- 7. tive way is able to understand or conceive a solution to a problem. The foundation of this peculiar intellectual capacity is, according to Penrose, related to consciousness. One should, however have in mind that investi- gating this foundation one is not working any more in the realm of mathe- matics or even science in general, but more within anthropology or philos- ophy of man and metaphysics. What about artificial intelligence? In the light of Penrose's conclusions one could speak of a misleading term. A person who is able to memorize very well or to solve certain formal problems in a rapid way, but who is missing insight and understanding is not considered to be intelligent. And the artificial devices like the Turing machine exclusively based on physical laws, can do it perhaps more rapidly, but with the same fundamental lack of insight. In stead of AT one should speak of ADP: artificial data proces- sors. 5. Philosophical evaluation As already stated in the introduction, the ultimate goal of the philosopher is to find an overall consistent view where all empirical knowledge could be integrated. With the work of Godel, Turing and Penrose one is confronted with two different types of intellectual activity in mathematics, which both can be carried out by humans. The astonishing thing is not the distinction between a formalized, logic approach on the one side and intuition, math- ematical insight and meaning on the other. Being surely relevant for the philosophy of mathematics it does not have strong implications for the overall view on reality. Philosophically challenging, however, is the claim that principally only one of these approaches can be carried out by devices bound exclusively to the laws of physical reality. Turing machines, namely, are not able to grasp issues related to mathematical meaning, and these machines are the best physical laws can offer Accepting the evidence provided by mathematics the philosopher should allow for two aspects of reality in his metaphysics: one exclusively bound to physical lawsand the other not. A plain, drdinary materialistic view considering reality restricted to things that are exclusively subjected to physical laws is not able to incorporate the distinction provided by mathe- matics. The well-known quote by Karl Marx, Der Mensch kt, was er $3,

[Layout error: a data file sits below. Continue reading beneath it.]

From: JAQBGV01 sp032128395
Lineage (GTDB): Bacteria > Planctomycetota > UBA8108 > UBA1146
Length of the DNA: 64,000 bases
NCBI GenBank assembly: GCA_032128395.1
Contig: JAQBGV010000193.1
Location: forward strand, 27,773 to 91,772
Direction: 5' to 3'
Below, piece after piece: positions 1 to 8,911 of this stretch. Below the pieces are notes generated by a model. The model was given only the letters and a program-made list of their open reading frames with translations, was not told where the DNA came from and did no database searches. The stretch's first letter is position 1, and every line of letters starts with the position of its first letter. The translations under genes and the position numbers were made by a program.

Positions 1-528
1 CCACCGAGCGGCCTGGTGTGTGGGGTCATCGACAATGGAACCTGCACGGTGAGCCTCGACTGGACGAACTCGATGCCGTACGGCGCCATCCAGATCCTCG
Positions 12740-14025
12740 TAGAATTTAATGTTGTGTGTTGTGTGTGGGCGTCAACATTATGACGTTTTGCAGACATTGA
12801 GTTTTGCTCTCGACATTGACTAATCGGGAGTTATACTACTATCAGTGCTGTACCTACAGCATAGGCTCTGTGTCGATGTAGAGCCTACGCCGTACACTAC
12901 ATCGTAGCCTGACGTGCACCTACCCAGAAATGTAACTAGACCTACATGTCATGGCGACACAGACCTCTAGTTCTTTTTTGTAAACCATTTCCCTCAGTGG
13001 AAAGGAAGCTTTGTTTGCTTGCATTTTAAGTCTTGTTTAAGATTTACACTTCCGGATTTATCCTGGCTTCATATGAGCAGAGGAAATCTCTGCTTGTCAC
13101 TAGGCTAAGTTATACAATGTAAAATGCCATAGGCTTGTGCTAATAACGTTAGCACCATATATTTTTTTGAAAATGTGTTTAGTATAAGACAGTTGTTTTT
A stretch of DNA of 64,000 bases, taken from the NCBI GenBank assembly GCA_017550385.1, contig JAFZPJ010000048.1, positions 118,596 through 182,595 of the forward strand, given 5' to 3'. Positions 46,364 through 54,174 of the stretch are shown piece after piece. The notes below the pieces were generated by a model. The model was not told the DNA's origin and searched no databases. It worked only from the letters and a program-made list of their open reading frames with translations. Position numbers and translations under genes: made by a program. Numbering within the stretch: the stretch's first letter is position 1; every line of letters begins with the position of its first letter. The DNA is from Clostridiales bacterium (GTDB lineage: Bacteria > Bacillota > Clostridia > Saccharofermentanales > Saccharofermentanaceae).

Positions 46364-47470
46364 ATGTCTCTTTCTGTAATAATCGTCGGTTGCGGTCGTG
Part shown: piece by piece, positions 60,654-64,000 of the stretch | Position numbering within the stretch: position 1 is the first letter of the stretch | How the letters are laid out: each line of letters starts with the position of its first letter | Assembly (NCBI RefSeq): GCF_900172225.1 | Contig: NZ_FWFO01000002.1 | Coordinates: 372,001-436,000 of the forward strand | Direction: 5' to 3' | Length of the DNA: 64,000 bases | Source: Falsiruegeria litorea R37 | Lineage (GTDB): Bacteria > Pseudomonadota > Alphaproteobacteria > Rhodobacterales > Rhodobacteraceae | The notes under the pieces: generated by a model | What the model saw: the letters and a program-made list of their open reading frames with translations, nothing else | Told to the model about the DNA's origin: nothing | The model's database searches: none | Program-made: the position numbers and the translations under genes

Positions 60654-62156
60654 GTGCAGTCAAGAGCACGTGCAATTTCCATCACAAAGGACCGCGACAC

- 8. (The human is that what he eats) is an example of a metaphysical statement that refutes this distinction: a human being is like his food, i.e. something exclusively bound to physical laws of nature. Accepting the distinction suggested by mathematics the philosopher could provide more information about the ontological base of humans that allows them carrying out intellectual activities that Turing machines and other objects subjected exclusively to physical laws are not able to do. The principle of causality expressed in the classical statement agere sequitur esse (acting is according to the way of being) indicates that if an activity is ob- served that exceeds the potential physical laws can offer, there should be a subject exceeding the potential physical laws can offer. Already some of the Greek philosophers like Plato and Aristotle made a distinction between a material and spiritual reality. Especially Aristotle and later Aquinas studied the intellectual activity of human beings and found, interesting enough, a similar distinction in two principal approaches: strict logical argumenta- tion with syllogism, a kind of formalized, deductive or inductive mental activity and intuition or in Greek theoria that accounts for insight and cre- ativity. It is interesting to note that in the metaphysics of Aquinas an intellectu- al activity is possible in pure spiritual beings and in man, who is composed of a spiritual and material component. According to Aquinas it is the ma- terial component in man that is responsible for the formal, logic intellectu- al activity with the aid of syllogism, whereas pure spiritual intellects know only by intuition. This is a remarkable parallelism with the findings in mathematics. A Turing machine, being a pure material device, can do the formalized processing, whereas only the human mind with his spiritual di- mension according to Aquinas is able to carry out the intuitive intellectual activity needed to grasp mathematical meaning. Aristotle like Aquinas did not know the Gijdel theorem but arrived by a different analysis at the same conclusions as Penrose. This is, of course, no proof of the validity of the metaphysics of Aristotle and Aquinas, but an important consistency check with experience. There are, of course many other checkpoints, but after Godel, Turing and Penrose this specific one provided by mathematics should be taken seriously, leading in some cases to the abandonment of certain metaphysical views, as, for example, provid- ed by plain materialism.
- 9. CAa, E 1997 "Meaning, W and Algorithms: Implications of theTuring Theorem" in Driesen, t y A. & Suara, A. (eds.): Matimu&& Undccidnbilig Quantum Nonlocality a d thr Question cfdx Exiwnce ofGod. DoDordrt: Muwtr Academic Publishers. GODEL,K 1931 "&r fbrmal uncntscheidbate S h der Principia Mathemacia und verwandtu Sys- tune In in M o ~ ~ f i i r M a t h c m a tudP&k ic38. HIUun; D. 1935 GaammcbAbbdngrn, 111. Band B& Springer Vedag. e: 1900 Mathuricd h b h (tenth problem). Paris: 2& International Con- ofM& ma&. l'mmsb R 1989 Thr Empnr,~ Mind. Oxfbrd: O h r d University Press. Nnu SCHINS, J. M. 1997 "Mathematics:A Pointer to an Independent Wy in Driessen, A. & Suara, A. t " (eds.): Mathemutical Lh&d&ig Quanrrm Noduality and& Question of dx Erric- mrc o W Do-t: f . Kluwtr Academic Publishers. 2000 Honmlgmc kan & wtemchap uduggcn?Kampcn: Agora. TURING,k 1936-37 "On Computable Numbers with an Application to the Entscheidungsproblemnin l'nndiw @thr London Matkmurical Saety, 42-43.